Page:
“It was about making something that really felt coherent as a record” – Kerala Dust release new longplayer
A groove-laden soundtrack for a movie never made, this record feels like the most comprehensive review of Kerala Dust‘s varying influences and inspirations, merged into something wholly unique.
Starting with guitar-driven blues-house on “Night, Bell (Arizona)” and moving firmly into the club on “Evening Redness”, the record then rides through a heady collage of bolero (Amsterdam), techno (Reflected) and 60s funk-balladry (Phoebe). The result of a year and a half’s work, the record’s most surprising aspect could well be that these varying musical tones all manage to feel part of a large, inter-connected musical narrative.
trndmsk: How long did it take you to produce the album?
Kerala Dust: About a year and a half in total! It was about making something that really felt coherent as a record, so I still have a lot of material left from that process which didn’t make it because in terms of the narrative, it just didn’t fit, even though I might have been happy with those songs individually. One of those songs, ‘Penelope’, is actually getting released on Mira’s 43 Katzen Tanzen aufm Tisch compilation next month.
How did you choose the title of the LP? Is there a special meaning behind it?
I wanted something that felt cinematic – we actually had the record cover before the title. What I want with song or LP titles or record covers is something that feels like it’s part of a larger narrative – something that invites the listener in to uncover some new type of story. Also, there seemed to be alot of darkness around this spring when I finished the record, and I wanted to present something that counterbalanced that in some way. Although I actually feel like we’re gonna be coming out of this darkness soon – looking forward to next year.
What inspired you to produce the tracks and the LP?
Relationships, little encounters, playing in nightclubs to people who are there to escape. And then watching people escape things all the time in everyday life. There’s a lot of silent running happening, people not addressing issues or addressing them in the wrong way. Spiritual bypass.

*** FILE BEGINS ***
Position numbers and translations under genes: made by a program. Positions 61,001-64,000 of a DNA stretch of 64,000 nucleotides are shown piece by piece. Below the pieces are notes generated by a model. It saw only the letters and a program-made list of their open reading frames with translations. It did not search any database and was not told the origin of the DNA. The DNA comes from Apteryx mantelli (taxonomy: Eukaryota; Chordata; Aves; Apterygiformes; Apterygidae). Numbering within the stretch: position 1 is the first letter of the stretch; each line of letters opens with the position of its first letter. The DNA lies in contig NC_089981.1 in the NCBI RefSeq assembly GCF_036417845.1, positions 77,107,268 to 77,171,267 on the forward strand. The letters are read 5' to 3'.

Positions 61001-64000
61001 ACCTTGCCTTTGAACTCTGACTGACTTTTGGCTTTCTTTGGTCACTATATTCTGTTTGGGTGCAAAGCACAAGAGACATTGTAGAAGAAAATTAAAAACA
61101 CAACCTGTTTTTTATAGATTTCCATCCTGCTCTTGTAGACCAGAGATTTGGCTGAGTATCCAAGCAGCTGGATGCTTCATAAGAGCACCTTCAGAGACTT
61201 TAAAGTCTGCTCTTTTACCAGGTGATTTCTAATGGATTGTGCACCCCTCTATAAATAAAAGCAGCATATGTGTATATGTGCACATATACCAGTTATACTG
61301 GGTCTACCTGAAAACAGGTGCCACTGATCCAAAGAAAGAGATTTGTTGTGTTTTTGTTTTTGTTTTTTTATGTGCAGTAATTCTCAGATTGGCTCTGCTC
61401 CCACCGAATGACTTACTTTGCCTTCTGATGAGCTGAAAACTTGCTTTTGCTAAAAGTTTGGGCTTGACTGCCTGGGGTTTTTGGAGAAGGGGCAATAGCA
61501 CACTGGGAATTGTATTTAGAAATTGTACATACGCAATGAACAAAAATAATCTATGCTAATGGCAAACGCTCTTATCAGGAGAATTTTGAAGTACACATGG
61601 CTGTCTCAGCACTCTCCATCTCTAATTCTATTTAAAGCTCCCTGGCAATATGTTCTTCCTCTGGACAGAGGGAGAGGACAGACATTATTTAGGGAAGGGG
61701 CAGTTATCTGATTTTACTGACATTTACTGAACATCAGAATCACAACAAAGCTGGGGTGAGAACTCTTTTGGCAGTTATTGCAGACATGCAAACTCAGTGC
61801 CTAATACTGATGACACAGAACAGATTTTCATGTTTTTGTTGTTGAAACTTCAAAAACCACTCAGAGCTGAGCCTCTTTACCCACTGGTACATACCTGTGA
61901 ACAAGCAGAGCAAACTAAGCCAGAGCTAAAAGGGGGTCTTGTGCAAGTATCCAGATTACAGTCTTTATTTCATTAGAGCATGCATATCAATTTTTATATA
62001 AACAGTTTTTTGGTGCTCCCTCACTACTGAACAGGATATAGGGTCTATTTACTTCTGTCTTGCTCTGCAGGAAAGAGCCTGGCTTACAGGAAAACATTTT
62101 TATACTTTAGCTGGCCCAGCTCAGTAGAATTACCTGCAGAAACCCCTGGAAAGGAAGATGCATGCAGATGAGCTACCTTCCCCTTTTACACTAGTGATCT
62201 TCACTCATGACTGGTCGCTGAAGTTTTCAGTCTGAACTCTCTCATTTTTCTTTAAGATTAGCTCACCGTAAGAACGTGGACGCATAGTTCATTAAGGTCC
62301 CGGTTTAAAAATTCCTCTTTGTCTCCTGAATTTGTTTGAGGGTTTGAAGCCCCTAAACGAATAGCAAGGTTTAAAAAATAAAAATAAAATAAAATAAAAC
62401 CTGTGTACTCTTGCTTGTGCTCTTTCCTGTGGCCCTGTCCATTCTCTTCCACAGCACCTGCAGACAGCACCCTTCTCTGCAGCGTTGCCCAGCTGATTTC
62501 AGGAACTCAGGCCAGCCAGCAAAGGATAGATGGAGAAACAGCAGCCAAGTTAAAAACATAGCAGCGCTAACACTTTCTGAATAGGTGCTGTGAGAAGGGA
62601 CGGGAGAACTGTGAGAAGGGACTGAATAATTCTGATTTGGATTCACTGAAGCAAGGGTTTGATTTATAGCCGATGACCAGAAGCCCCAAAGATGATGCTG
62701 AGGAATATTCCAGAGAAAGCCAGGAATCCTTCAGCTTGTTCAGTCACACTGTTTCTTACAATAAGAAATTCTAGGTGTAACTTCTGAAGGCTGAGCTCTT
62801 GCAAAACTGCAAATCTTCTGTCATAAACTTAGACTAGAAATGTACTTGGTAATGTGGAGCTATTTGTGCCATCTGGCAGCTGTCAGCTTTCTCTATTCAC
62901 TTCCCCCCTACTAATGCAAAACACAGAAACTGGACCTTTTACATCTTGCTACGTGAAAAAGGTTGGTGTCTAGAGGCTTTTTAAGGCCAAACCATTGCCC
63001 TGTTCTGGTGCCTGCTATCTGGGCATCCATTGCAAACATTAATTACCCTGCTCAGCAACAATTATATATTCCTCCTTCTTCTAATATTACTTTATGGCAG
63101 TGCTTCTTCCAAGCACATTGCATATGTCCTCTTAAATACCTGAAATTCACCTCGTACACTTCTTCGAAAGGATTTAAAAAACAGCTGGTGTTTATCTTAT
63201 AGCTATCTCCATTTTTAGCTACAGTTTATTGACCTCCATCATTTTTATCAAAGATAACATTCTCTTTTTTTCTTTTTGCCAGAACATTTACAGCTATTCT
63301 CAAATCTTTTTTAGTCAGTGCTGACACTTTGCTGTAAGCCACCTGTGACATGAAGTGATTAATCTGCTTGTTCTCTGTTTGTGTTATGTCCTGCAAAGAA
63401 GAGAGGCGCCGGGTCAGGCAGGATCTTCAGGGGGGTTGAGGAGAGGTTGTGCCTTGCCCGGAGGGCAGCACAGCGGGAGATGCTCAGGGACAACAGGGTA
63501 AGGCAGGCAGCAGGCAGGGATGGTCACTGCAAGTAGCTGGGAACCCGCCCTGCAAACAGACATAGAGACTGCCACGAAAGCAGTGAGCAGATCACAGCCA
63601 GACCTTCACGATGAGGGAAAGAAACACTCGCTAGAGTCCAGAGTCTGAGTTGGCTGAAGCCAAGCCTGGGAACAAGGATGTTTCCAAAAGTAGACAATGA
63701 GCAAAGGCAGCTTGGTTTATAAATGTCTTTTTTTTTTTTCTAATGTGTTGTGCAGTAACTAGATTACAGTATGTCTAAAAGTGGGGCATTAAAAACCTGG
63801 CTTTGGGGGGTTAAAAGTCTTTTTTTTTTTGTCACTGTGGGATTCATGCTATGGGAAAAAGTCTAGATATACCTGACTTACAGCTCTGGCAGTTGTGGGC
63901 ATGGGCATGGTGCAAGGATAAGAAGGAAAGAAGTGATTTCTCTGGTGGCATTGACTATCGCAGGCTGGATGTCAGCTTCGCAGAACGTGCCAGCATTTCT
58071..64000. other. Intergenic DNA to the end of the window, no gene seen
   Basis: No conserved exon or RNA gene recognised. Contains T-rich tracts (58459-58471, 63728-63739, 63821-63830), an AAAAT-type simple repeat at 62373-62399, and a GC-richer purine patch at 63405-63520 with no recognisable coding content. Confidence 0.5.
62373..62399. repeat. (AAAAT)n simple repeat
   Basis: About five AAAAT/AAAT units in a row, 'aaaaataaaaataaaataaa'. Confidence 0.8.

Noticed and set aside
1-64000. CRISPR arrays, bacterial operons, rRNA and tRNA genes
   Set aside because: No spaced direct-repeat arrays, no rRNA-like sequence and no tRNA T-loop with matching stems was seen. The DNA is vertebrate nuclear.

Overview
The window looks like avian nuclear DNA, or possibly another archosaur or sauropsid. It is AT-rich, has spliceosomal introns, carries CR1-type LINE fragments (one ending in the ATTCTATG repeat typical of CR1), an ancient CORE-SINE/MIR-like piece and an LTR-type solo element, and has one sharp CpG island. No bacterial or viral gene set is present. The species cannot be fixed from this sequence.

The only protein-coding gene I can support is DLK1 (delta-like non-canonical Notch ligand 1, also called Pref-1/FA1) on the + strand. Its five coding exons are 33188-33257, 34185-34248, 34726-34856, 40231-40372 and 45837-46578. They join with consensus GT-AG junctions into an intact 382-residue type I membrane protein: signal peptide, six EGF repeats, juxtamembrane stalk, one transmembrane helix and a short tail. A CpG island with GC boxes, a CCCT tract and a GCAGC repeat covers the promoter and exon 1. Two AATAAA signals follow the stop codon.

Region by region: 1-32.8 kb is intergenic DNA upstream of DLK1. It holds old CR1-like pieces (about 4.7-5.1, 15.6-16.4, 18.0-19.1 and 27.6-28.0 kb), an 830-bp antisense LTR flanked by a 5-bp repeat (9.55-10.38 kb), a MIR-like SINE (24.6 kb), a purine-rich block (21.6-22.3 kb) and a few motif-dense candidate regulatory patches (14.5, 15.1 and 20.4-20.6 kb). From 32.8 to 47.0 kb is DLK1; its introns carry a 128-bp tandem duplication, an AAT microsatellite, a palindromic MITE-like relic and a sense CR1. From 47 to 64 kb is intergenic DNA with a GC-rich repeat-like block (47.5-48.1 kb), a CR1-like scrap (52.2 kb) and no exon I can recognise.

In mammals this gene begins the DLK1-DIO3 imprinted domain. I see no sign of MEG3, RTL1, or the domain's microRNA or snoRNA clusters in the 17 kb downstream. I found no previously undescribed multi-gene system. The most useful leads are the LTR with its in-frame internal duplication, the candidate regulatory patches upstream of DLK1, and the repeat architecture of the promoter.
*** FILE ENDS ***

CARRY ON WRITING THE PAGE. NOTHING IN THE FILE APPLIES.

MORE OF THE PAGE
And then quite a lot of inspiration came from the books I was reading during the time; Don DeLillo’s ‘Americana’, Joseph Campbell’s ‘The Hero with a Thousand Faces’, Roberto Bolaño’s ‘2666’. Especially Campbell’s book on the idea that almost every story follows the same pattern, and that deep in our collective human subconscious, there are myths and narratives that are universal somehow.
Where and how did you produce the tracks?
Most of the record was produced in Zürich, Switzerland and Berlin. A few of the songs feature friends of mine, such as Night Bell, on which my friend Henry Watts played the riff. The process is completely different with every tune, but the best bits of music usually happen late at night in autumn and winter, alone. The whole record was mixed together with my friend Aaron Ahrends at his studio on the Holzmarkt in Berlin.
How was the feedback so far?
Satisfying I think, but my feeling of success happens when I feel like I managed to say something very personal about how I see a certain situation or emotion, or person, with a piece of music. And you’re alone in your studio, and it’s your secret. You feel like you’ve just imprinted a part of your soul into an object – you finally feel real. When you really get that feeling, it’s the best drug in the world. Once it comes to releasing those songs, in some way they don’t belong to me anymore. Which is beautiful, and lets me move on to the next songs.
How and why did you choose Viken Arman’s Denature?
Viken and I have been friends for three or four years, and we have similar creative visions and ambitions. The whole label has been amazing in supporting some of the crazier bits of the production process!
What’s up next after the release? Any plans and projects?
We went to Spain in late September and shot the band playing the whole album live, among the landscapes where they filmed the Sergio Leone Westerns, Lawrence of Arabia and more. Alongside the live performance, we filmed a surreal narrative with two actors. We’re currently editing the film, and it should be finished soon! Besides that, I’m working on the next record, and looking to a very quiet winter filled with music.